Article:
Do you have a favorite character from your books?
Honestly, the character I’m working on right then, is my favorite at that moment. Surprisingly, even though I love all my main characters and a lot of my stories are about family, it’s not the main character that I have but the children. A lot of my stories have children that add to the antics and I love kids so much, I didn’t even know I always had a child in my stories until I reexamined them all.
Who were your literary heroes growing up?
Surprisingly my literary heroes weren’t any mystery writers that I can remember, I loved Beverly Clearly but Judy Blume was my all time favorite. I don’t know why I don’t write more humor stories. I’m actually very funny and have thought about doing stand up at various intervals in my life, but that never seemed to appear very much in my actual writing.
Do you ever suffer from writer’s block, and if so, how do you overcome it?
I actually wrote a blog post here about overcoming writer’s block. I don’t really call my writer’s block. I have two things that I feel for me personally are going on: A. Overwhelm or completing interest, and then B. Simple Fear.
Both of these are annoying but I get quiet enough first, for the fear, for example, I can remind myself of all the writing I’ve already done and the victories I’ve had. I’m not on the NYT list or the USA Today but I can still get there. I recall the writing I’ve done and I’m kind of in awe, even reading my own work—passages--is a great motivator to me and I try to focus on the positives of that, rather than the “Oh, my gods how I can do this again”?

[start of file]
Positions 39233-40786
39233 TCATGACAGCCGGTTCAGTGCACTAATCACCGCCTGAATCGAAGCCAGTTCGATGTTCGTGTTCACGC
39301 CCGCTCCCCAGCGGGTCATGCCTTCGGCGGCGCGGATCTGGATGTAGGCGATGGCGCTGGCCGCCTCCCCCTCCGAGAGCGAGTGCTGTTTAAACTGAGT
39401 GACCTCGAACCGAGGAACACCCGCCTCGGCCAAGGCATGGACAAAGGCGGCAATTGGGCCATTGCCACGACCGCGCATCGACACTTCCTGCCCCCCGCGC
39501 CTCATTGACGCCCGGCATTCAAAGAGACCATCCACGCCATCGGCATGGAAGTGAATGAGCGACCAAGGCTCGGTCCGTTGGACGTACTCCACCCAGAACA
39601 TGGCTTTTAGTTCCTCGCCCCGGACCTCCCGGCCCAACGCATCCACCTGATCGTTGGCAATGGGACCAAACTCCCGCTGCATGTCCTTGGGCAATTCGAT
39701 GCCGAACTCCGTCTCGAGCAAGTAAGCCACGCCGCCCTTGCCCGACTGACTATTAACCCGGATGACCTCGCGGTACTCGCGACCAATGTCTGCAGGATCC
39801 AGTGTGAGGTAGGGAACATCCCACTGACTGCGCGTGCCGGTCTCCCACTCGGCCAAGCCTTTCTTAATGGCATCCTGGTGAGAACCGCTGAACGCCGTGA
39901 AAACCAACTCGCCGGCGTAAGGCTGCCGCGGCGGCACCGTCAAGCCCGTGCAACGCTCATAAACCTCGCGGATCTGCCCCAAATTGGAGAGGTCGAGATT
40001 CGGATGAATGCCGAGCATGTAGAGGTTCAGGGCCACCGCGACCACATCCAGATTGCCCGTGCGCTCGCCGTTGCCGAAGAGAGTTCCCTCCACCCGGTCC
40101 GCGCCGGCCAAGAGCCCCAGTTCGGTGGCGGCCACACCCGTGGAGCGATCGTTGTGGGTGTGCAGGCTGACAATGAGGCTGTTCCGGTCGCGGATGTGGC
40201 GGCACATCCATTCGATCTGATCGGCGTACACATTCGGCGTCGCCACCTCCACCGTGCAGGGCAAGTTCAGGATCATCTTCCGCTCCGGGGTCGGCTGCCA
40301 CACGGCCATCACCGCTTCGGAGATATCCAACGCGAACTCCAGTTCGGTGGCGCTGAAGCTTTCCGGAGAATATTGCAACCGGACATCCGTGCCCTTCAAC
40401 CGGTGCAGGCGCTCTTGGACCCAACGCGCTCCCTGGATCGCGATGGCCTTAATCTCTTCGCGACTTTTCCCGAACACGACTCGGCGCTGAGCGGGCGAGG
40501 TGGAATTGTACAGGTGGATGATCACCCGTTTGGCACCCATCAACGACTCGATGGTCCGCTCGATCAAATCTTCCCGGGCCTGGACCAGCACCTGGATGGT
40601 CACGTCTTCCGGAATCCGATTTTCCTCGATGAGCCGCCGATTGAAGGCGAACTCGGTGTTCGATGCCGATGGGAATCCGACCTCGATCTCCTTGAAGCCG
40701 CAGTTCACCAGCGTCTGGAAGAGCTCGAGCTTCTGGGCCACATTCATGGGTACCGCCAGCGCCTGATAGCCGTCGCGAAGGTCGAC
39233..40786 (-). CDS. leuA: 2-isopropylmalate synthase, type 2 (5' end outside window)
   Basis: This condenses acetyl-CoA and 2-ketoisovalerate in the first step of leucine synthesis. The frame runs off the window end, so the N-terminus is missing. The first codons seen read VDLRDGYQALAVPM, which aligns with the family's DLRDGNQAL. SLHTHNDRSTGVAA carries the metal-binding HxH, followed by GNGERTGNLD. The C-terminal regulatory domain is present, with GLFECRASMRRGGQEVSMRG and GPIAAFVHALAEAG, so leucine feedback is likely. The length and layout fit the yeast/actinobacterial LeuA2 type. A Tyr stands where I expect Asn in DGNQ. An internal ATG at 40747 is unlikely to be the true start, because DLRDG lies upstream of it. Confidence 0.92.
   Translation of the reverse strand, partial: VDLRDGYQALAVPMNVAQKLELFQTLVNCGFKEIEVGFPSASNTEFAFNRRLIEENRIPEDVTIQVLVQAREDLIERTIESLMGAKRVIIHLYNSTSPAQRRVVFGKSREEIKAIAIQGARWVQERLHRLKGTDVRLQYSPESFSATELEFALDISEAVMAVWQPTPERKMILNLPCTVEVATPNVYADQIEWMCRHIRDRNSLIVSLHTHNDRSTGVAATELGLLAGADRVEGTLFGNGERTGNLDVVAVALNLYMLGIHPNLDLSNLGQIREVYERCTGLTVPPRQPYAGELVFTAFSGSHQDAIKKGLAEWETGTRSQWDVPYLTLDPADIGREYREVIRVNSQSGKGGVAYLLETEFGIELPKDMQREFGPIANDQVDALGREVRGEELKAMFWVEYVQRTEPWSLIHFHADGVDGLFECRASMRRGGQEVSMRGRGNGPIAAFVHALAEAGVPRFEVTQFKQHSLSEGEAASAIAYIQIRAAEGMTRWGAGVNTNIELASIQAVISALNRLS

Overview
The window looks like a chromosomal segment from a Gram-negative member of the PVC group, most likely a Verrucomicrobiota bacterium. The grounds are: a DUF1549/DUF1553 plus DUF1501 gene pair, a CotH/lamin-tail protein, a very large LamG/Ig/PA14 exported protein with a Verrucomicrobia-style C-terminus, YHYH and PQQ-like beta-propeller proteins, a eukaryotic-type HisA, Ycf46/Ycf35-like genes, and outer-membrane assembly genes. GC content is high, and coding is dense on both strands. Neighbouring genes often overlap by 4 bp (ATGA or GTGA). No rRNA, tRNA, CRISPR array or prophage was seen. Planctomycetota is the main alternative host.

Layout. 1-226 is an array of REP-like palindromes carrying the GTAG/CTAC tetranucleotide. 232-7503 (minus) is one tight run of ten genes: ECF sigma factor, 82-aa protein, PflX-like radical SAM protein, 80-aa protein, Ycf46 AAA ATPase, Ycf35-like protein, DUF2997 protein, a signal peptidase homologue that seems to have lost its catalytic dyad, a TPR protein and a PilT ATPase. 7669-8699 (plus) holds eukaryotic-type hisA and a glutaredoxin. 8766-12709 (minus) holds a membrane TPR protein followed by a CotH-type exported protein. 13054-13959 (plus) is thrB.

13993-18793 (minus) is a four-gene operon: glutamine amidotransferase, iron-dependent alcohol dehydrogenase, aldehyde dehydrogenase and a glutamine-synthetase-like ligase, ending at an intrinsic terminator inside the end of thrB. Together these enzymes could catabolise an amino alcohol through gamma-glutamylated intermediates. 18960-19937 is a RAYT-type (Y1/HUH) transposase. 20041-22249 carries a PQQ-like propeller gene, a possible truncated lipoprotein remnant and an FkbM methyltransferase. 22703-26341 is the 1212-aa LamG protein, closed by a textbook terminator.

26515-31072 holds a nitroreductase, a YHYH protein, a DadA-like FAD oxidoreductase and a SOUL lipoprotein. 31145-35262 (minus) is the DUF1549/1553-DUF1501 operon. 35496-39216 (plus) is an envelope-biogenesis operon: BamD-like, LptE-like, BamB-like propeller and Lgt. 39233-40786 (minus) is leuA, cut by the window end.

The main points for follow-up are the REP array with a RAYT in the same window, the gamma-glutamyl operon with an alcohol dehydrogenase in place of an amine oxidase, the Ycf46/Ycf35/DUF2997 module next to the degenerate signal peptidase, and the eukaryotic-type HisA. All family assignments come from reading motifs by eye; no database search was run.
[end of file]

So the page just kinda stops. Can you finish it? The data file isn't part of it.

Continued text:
In the instance of the competing tasks that I can do, it might also be considered procrastination. I still get quiet and I just make a list or do a brain dump. In this world of social media, so much information in so many forms is coming at us that it’s just like I can’t get my own stuff done. So I love my To Do list strategy. I almost feel like that frees up some brain cells, telling them: “Look focus, it’s on paper now, move on and get to writing.”
How long does it typically take you to write a mystery book?
Because I work full time, it can make almost a year to eighteen months to write my books. My shortest time writing a book was just 6 months but that was absolutely tough--fun, certainly--but I was exhausted. Also because I’m what’s called a “Pantser” while I give my self deadlines and targets, I’m not crazy obsessive about giving them some elasticity and trying to be flexible. That’s the fun of being an indie author not that there aren’t also wonderful things AND headaches about being a traditional author, I love both but I love the non-pressure the indie vide brings.